27 states fail to attract foreign investors as Nigeria's foreign investment drops by 20.47% in 2022
Zainab Ahmed


The Nigerian debt stock has expanded significantly amidst rising cases of Coronavirus which resulted in lockdown and stoppage of economic activities.  Due to increasing leverage to save the economy from collapse, Fitch Ratings has projected 30.7% debt to gross domestic product (GDP) for Nigeria in 2020.

 In its special report on Sub-Saharan Africa, Fitch said Coronavirus will lead to first GDP contraction in a decade in the region. Government revenue has declined, and rampaging COVID-19 underscore a gloomy outlook in the short to medium term as the nation resorts to borrowing.

 Analysts at GTI Securities Limited said that reduced revenue estimate means that the government will return to both the domestic and external market to take-up more borrowings to fund her spending projections.

 “Going forward, at least 85% of every naira earned by the federal government will be spent on debt servicing in the short-to-medium term”, GTI Securities stated.

 The firm said that based on estimate after adjusting the existing debt service to revenue ratio of 60% for the new reduced revenue projection and increased deficit, government revenue and foreign exchange earnings will drop significantly in the near term. Hence, the naira exchange rate will remain volatile.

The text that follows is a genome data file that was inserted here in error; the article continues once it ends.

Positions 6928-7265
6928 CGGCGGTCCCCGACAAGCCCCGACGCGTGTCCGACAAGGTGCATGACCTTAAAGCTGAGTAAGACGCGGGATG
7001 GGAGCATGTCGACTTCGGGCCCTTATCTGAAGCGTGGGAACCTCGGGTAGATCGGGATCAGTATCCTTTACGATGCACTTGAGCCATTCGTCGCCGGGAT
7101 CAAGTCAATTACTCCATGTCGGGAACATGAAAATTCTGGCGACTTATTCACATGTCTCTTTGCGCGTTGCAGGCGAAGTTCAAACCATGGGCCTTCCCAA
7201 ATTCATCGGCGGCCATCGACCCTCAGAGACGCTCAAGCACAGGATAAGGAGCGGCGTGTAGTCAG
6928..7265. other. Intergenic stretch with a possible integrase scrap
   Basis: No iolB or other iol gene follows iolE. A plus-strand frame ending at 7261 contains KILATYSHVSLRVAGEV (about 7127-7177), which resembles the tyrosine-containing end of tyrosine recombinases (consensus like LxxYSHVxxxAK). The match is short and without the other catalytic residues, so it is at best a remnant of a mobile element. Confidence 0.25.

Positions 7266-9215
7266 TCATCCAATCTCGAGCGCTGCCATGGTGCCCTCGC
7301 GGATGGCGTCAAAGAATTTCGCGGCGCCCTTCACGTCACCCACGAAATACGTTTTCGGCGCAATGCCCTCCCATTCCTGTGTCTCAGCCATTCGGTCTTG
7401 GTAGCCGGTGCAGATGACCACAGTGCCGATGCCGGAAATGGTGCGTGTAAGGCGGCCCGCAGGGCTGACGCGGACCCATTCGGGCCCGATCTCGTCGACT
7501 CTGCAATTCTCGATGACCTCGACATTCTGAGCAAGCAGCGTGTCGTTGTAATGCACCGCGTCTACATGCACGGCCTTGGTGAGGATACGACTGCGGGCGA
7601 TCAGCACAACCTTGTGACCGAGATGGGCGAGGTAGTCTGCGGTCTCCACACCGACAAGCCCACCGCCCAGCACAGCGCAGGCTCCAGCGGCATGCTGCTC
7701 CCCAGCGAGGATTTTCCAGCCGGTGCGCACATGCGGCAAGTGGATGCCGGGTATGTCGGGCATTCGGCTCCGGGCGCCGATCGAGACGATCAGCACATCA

Also reacting to the Fitch report, Research analysts at LSintelligence Associates said that means for every $100 slice of the economy, more than $30 could be used to pay off the country’s creditors.

 Meanwhile, the data shows that the ratio will worsen in 2021 as it projected debt to GDP of 21.2%. This is due to the rising debt profile of the nation without a commensurate increase in revenues from both the oil and non-oil sectors. Already, the debt to revenue has been pressured by the Coronavirus pandemic that ushered in economic lockdown.

While the need to borrow is quite understandable, FG is doing close to nothing to diversify the country’s earnings, analysts told MarketForces. The downgrade to ‘B’ from ‘B+’ and the negative outlook reflects the aggravation of ongoing pressures on Nigeria’s external finances following the recent slump in oil prices and the pandemic shock, Fitch explained.

 However, it stated that intensifying external pressures raise risks of disruptive macroeconomic adjustment given the nation’s precarious monetary and exchange-rate policy setting and lack of fiscal buffers.

“The shock will also raise government debt and interest payment-to-revenue ratios from already particularly high levels and lead to a renewed economic recession”, Fitch said.